Although upgrading your existing boiler to a new high-efficiency boiler is a proactive way of reducing your fuel bills, heating controls are as, if not more important than replacing the boiler. Controls can be added to an existing system with an existing boiler at a fraction of the cost of changing the boiler and still provide a substantial saving on fuel bills depending on usage.
According to a study by OFGEM, heating makes up over 60% of the £1342 average annual energy bill. Despite this, 1 million UK homes don’t have suitable controls, like room thermostats and instead simply turn the boiler on when they are cold and turn the boiler off when they are too hot. According to English Housing Survey data, of the 95% of homes that have a boiler run heating system, 800,000 have no controls at all, almost 8million have no room thermostat and over 70% have controls that don’t meet the minimum levels set down in the 2010 revised Part ‘L’ building regulations.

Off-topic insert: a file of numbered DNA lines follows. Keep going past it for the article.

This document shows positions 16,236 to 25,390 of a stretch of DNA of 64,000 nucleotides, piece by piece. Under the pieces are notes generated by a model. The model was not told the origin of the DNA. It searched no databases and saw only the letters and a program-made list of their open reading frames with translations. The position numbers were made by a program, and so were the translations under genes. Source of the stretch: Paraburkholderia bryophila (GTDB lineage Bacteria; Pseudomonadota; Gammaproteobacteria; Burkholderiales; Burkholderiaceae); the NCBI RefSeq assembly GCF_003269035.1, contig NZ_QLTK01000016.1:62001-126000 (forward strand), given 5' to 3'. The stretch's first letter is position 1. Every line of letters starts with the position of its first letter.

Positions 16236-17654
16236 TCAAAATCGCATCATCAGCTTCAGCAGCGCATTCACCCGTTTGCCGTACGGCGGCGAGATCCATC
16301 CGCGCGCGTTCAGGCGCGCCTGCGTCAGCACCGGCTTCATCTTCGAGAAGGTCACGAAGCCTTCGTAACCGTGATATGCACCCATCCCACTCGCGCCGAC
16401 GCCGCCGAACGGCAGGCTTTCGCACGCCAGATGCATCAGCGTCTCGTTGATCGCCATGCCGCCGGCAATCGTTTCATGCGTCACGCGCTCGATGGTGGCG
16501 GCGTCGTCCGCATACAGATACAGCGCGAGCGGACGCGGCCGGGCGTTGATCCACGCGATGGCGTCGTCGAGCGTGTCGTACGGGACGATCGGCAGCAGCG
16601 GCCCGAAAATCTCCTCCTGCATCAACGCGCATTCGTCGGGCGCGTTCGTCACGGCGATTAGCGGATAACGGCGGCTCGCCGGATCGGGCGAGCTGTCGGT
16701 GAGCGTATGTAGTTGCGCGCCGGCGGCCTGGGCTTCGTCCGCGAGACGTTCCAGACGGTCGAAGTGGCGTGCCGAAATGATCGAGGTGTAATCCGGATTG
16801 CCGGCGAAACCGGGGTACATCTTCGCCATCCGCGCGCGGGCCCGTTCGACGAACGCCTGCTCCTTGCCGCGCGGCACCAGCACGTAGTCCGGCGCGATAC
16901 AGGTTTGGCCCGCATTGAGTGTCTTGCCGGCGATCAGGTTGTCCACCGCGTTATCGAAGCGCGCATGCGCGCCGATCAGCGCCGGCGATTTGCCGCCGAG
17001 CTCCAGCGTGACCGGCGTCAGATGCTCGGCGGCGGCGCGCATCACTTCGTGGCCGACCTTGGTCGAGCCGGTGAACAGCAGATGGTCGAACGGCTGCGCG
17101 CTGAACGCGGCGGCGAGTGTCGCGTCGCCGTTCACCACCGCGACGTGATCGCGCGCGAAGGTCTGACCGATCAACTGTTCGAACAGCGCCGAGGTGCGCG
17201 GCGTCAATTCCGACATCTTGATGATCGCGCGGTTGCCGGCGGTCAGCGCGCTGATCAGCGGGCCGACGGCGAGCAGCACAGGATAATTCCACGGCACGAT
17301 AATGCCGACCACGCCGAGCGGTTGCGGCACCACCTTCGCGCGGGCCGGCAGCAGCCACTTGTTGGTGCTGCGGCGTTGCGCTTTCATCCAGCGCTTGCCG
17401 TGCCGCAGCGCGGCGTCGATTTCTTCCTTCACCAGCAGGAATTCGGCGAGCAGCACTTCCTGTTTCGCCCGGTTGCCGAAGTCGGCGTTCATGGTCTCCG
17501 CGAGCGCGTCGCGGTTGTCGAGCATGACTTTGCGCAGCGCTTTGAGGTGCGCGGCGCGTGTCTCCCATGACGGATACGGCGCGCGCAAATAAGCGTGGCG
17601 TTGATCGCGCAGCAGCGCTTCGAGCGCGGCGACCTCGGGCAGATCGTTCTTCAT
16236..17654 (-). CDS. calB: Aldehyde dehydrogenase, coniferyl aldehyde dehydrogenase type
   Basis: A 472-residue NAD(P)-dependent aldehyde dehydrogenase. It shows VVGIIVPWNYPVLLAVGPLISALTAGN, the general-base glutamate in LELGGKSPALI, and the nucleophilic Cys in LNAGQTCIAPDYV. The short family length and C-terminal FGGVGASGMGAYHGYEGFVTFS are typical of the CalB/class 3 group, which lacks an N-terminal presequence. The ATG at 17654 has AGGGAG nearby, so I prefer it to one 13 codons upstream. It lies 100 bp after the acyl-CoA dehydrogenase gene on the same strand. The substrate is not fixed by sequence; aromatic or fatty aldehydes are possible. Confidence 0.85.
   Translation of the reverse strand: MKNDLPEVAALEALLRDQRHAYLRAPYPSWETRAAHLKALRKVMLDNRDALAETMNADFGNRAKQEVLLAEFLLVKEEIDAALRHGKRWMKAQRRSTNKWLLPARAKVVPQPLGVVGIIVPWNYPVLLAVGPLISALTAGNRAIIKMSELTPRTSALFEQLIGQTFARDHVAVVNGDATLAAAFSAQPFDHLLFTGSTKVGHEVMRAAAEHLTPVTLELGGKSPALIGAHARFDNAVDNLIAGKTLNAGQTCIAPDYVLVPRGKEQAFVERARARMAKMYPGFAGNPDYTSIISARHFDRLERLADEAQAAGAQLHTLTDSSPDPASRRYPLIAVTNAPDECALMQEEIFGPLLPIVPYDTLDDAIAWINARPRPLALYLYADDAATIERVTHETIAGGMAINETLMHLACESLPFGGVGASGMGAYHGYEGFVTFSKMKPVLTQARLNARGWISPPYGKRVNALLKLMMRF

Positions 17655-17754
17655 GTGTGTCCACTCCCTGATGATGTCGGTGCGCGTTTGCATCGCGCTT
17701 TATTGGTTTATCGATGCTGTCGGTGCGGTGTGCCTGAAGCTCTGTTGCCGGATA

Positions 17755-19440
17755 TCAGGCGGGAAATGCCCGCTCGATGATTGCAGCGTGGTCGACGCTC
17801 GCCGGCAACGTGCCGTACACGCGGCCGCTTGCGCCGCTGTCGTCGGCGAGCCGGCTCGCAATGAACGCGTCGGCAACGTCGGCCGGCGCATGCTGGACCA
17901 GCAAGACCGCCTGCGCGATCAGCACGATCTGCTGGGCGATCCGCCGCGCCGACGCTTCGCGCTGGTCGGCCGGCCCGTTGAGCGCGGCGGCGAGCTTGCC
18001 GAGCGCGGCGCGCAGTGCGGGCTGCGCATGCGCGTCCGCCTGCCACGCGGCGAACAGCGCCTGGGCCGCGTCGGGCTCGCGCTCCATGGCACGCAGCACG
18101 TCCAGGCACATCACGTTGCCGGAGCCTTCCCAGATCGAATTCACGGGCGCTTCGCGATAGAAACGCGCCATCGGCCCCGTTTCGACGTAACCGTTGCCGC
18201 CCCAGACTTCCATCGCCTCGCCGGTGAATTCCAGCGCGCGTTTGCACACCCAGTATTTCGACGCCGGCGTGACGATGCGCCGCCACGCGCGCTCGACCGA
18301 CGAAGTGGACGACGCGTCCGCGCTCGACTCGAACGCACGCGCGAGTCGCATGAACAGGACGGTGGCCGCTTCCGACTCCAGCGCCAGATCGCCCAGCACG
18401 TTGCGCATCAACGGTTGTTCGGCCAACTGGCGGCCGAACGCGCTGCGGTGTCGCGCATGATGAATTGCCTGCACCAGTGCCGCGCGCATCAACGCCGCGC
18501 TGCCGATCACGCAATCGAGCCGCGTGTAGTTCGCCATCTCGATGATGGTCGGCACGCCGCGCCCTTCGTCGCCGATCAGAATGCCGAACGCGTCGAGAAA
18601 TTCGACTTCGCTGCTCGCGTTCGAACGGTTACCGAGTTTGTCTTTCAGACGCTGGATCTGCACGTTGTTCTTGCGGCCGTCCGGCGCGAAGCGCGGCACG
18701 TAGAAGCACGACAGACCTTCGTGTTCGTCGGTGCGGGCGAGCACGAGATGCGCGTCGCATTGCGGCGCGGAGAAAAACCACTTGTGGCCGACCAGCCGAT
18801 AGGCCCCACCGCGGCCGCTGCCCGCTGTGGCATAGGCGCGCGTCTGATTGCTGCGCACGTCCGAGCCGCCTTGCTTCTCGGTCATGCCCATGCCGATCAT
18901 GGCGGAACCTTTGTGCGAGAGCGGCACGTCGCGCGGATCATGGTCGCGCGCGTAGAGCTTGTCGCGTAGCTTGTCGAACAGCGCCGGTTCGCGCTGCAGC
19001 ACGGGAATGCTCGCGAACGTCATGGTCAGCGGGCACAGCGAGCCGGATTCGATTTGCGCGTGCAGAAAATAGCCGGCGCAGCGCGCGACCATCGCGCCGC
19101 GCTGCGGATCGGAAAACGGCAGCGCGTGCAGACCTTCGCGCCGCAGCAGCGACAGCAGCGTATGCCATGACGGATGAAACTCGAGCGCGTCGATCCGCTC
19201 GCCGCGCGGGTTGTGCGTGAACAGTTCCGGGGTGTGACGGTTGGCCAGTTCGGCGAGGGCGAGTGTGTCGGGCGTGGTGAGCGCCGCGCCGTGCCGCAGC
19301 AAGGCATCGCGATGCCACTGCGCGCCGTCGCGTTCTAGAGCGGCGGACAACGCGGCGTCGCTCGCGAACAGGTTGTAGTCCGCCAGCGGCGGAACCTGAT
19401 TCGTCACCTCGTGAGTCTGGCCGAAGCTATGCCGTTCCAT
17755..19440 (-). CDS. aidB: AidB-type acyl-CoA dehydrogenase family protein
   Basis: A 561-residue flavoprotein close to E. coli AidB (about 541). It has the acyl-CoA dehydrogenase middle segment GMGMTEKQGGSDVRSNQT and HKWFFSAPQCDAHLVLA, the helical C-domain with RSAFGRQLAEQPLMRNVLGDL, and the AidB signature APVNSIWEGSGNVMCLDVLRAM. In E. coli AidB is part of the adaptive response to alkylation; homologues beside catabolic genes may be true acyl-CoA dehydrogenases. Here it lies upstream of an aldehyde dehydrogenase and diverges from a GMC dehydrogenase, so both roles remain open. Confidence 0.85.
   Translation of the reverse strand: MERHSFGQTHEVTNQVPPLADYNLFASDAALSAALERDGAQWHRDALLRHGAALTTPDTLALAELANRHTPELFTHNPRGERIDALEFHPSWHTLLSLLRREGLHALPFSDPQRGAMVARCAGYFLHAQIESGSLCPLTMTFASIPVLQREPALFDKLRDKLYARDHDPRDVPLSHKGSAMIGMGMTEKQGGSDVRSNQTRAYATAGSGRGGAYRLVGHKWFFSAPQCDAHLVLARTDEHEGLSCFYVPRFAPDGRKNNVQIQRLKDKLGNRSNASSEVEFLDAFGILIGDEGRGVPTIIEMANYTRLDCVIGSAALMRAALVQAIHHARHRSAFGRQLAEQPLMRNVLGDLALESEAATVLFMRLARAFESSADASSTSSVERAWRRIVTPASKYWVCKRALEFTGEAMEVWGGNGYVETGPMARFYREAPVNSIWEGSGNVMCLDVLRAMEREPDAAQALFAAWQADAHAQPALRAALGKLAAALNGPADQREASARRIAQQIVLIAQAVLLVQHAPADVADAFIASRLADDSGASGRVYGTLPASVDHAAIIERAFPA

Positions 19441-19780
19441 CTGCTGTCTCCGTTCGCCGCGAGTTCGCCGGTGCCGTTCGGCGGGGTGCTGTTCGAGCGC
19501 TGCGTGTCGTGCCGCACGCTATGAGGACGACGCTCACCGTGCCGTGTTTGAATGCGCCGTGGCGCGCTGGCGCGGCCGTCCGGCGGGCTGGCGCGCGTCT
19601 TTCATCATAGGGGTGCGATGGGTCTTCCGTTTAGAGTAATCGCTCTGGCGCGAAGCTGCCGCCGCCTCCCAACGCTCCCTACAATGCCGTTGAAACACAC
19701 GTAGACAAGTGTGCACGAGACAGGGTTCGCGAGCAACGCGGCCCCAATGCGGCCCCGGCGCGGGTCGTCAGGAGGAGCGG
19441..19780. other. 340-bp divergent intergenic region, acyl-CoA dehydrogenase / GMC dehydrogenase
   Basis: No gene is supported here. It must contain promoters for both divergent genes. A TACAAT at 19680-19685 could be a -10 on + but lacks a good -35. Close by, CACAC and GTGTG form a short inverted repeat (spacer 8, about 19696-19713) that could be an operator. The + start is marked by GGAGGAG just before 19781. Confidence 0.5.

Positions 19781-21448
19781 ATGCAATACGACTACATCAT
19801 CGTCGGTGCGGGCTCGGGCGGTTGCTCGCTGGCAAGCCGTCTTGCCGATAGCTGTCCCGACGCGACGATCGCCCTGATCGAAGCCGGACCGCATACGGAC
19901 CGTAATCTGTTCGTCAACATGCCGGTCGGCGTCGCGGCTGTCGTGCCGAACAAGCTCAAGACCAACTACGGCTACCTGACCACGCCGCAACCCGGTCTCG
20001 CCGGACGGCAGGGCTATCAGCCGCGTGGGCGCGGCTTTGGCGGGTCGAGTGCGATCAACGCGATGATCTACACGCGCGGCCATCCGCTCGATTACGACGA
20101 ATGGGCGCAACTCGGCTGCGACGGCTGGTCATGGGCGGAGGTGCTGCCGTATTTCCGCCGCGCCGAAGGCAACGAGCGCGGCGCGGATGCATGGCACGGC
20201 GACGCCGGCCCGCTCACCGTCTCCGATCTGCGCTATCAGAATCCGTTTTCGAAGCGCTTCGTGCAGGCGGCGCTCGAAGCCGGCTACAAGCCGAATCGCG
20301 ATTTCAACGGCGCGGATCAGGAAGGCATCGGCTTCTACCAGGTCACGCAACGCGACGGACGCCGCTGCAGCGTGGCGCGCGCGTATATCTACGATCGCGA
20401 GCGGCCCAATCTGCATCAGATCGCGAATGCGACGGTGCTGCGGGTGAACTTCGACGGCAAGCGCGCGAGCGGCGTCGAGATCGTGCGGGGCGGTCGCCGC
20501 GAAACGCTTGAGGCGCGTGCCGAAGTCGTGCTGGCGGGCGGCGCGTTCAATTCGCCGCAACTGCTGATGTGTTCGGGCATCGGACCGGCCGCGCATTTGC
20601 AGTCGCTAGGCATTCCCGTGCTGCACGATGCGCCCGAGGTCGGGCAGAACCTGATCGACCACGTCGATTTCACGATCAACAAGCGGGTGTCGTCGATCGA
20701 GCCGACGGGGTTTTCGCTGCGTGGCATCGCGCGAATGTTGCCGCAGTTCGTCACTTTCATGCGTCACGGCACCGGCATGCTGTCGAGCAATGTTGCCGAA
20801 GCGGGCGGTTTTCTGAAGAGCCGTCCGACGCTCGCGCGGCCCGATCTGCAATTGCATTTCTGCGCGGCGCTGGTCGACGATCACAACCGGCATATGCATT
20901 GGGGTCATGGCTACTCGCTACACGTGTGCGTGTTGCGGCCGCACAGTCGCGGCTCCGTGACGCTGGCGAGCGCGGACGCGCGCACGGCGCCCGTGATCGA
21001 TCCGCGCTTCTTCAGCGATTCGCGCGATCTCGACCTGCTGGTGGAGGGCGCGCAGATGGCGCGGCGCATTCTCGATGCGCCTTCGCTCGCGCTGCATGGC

The installation of a room thermostat and thermostatic radiator valves to an existing system alone can save the average household between £80 - £165 per year.
If you already have a room thermostat, turning it down by just one degree can save the average household between £85 to £90 pounds a year.